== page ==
• categories really help people find what they want – find the last 7 days of signed or audio-described programmes easily
      • people can watch them when they want – on demand
    • breaking out of limitations of set-top-boxes
      • disabled people can use their existing ATs for watching TV as well…
    • affordability
      • access to Audio Description without needing to buy the right set-top-box
      • screenreaders are available free on PCs cf. very expensive to buy a set-top-box including speech
    • better enables all people to be educated, informed, and entertained through an affordable, inclusive, mainstream product
    • won the Access-IT@Home award for best ICT based project, product or service that advances independent living for people with disabilities or elderly in Europe
  • Strategic research example: FM Disability Panel 2009
    • Objective:
      • ‘ to discover how well we are catering for our disabled audiences across web, mobile, IPTV to inform strategy/prioritisation’
      • What are doing well?
      • What could we do more of?
      • What should we stop doing?
    • Participants:
      • 28 disabled people
      • 16 to 60yrs old; 13 male, 15 female
      • Mild to severe vision, hearing, motor & cognitive impairments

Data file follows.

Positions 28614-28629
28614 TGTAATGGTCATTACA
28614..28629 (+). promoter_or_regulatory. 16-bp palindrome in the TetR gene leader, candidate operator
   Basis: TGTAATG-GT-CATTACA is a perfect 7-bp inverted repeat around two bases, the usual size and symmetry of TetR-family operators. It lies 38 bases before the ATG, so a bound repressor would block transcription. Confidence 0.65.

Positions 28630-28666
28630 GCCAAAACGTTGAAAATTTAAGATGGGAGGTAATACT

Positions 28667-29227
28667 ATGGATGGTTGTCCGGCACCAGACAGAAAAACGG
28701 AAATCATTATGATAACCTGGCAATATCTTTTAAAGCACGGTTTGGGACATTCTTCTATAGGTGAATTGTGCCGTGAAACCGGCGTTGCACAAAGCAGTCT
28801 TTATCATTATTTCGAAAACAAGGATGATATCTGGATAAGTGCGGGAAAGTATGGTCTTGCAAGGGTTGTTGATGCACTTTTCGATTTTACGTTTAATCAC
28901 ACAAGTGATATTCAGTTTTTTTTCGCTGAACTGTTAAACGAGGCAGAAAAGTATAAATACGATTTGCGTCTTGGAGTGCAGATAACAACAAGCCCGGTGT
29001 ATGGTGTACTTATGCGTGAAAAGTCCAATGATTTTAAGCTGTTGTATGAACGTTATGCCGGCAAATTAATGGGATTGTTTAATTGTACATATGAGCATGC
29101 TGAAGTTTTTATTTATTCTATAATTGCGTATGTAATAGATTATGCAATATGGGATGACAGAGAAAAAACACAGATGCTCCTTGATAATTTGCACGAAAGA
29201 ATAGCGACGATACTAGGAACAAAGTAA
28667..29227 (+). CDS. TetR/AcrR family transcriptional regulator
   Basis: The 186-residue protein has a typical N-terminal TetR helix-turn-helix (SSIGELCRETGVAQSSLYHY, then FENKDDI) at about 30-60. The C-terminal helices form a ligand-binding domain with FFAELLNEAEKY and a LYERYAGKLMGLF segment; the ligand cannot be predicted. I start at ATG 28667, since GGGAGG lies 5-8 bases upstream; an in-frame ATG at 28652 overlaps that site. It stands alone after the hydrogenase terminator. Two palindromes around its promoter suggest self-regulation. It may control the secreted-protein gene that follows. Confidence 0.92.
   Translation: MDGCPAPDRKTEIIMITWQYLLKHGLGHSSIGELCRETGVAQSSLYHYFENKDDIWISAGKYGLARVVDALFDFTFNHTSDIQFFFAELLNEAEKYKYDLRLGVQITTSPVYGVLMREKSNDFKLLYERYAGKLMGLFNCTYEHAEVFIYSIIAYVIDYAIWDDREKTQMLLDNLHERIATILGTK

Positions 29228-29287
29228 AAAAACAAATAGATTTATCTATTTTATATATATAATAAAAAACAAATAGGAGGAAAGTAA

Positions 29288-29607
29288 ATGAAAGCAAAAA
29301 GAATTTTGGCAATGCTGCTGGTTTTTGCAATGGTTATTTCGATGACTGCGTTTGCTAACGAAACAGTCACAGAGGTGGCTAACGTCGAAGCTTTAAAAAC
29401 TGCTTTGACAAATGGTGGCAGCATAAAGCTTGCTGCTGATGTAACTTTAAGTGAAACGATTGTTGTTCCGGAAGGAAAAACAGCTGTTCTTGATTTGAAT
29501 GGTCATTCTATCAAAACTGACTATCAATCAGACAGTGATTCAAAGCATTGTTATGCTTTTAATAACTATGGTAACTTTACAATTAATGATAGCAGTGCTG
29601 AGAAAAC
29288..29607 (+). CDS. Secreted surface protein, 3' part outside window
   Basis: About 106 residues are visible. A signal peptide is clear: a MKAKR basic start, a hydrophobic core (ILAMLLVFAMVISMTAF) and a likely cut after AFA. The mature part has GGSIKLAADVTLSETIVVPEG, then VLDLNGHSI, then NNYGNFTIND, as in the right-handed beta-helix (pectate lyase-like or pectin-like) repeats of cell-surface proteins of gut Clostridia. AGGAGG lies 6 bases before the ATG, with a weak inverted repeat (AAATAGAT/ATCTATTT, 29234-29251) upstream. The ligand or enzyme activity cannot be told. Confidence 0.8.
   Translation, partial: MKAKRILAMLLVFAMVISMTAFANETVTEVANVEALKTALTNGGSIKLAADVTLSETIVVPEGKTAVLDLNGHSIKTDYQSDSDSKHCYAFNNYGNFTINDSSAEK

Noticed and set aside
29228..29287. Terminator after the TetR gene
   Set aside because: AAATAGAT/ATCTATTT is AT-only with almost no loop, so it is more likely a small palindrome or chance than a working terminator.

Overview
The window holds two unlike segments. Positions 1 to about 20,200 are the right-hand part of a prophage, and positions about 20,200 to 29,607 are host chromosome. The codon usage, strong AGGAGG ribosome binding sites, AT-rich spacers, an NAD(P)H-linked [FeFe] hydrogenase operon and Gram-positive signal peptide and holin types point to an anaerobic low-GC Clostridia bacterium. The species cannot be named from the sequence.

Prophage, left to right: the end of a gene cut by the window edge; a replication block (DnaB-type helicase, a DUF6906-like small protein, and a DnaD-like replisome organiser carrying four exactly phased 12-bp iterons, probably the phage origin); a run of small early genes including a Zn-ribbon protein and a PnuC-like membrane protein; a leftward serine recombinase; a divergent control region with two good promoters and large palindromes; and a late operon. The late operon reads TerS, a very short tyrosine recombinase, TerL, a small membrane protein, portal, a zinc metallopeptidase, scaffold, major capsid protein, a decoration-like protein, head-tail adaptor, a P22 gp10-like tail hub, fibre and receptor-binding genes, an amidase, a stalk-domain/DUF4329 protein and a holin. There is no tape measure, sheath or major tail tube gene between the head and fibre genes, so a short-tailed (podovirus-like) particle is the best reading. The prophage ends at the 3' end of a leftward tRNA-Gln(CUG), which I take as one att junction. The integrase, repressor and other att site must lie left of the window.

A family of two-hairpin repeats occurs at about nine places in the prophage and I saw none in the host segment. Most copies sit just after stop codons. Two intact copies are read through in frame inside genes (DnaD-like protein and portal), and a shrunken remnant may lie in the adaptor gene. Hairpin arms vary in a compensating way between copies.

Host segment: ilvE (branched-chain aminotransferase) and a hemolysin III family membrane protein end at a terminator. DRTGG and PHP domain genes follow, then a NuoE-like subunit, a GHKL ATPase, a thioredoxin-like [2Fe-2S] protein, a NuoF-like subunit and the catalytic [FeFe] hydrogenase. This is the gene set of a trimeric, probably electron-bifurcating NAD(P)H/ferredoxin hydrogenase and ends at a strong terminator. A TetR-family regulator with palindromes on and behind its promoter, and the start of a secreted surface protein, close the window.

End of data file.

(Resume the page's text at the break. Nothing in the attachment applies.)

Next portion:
• Methodology:
      • Diary study of media use & review of BBC sites
      • Focus group discussion of diaries
  • Findings summary
    • What are we doing well?
      • Work well with assistive technology
      • Quality
      • Access services on some platforms, products & services
      • Engagement
    • What could we do more of?
      • Access services – not just on iPlayer
      • Platform consistency
      • Accessibility personalisation
      • Better Information Architecture
      • Mobile (in a year or so…)
    • What should we stop doing?
      • Making assumptions about what disabled people want
      • Retrofitting accessibility
      • Splitting accessibility & usability testing
  • Finding: the inclusive design model doesn ’ t handle diversity of needs well
    • findings from the panel & BBC iPlayer disability focus group (2009)
      • Vision impaired / dyslexic
        • “ I like the black – it’s cool”
        • “ I hate it – I find it really tiring”